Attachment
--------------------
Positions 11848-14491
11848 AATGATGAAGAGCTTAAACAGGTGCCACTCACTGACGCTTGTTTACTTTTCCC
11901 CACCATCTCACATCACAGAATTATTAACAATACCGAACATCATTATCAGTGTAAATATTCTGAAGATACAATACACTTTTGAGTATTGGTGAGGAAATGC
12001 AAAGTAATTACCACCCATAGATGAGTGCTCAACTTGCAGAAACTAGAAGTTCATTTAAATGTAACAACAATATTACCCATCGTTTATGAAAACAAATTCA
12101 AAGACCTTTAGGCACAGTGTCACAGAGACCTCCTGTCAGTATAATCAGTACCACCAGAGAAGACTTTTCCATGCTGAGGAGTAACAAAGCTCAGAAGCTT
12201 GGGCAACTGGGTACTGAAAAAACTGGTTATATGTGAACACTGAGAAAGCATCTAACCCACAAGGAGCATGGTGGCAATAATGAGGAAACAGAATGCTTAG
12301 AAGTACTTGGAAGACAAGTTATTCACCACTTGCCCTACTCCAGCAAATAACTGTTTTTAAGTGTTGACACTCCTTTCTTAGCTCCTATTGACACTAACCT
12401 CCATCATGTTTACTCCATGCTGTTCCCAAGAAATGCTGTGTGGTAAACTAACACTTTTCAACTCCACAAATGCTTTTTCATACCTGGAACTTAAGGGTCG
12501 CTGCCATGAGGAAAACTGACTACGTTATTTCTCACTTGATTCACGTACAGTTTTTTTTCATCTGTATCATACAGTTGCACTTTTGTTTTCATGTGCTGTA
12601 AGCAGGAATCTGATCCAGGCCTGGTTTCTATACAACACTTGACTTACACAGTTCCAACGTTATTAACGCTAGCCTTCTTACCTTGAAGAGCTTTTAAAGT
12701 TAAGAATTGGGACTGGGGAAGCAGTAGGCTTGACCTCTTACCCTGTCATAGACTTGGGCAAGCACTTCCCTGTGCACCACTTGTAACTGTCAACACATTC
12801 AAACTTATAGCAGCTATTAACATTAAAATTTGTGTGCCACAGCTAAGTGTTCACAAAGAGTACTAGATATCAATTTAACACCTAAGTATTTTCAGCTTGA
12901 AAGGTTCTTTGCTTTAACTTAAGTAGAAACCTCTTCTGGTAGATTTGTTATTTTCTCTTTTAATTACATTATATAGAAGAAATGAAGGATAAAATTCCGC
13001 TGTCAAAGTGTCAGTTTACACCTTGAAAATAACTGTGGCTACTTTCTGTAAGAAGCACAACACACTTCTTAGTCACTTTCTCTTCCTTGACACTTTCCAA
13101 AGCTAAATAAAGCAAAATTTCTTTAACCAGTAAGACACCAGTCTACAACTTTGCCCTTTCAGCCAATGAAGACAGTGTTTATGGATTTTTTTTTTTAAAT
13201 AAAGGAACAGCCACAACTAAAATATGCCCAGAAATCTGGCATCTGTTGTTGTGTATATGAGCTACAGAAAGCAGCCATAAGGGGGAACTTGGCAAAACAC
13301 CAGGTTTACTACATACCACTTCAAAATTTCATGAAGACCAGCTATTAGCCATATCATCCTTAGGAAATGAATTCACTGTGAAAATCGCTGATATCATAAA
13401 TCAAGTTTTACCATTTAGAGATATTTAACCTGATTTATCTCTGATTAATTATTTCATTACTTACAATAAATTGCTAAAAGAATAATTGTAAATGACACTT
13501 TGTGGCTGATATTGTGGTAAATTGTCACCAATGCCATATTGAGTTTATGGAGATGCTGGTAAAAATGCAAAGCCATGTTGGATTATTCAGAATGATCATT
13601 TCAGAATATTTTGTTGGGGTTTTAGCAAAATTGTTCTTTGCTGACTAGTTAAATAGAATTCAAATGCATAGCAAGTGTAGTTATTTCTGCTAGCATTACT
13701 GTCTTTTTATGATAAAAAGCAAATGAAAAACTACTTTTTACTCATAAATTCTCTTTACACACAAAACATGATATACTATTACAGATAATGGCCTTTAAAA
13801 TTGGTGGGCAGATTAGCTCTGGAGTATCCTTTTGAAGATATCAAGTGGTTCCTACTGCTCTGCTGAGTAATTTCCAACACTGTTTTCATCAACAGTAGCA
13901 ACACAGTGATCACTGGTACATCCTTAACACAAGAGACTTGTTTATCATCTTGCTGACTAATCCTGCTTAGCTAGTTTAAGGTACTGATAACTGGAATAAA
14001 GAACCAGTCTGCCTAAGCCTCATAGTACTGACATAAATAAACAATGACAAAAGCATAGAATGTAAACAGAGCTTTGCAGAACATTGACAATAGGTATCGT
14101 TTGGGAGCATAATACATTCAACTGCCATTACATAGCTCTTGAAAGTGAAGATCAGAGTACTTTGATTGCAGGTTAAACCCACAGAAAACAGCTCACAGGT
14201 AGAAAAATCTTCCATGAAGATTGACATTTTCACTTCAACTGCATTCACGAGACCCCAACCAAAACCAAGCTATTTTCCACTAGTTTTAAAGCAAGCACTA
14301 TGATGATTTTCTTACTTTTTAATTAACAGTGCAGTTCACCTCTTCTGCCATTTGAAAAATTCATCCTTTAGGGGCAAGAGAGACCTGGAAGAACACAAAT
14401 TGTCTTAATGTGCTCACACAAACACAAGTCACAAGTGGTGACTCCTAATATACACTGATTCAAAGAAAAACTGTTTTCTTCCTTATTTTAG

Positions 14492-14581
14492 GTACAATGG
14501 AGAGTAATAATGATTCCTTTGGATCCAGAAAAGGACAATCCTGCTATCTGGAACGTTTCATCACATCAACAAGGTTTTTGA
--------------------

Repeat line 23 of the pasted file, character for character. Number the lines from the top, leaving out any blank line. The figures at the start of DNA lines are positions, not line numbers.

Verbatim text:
13901 ACACAGTGATCACTGGTACATCCTTAACACAAGAGACTTGTTTATCATCTTGCTGACTAATCCTGCTTAGCTAGTTTAAGGTACTGATAACTGGAATAAA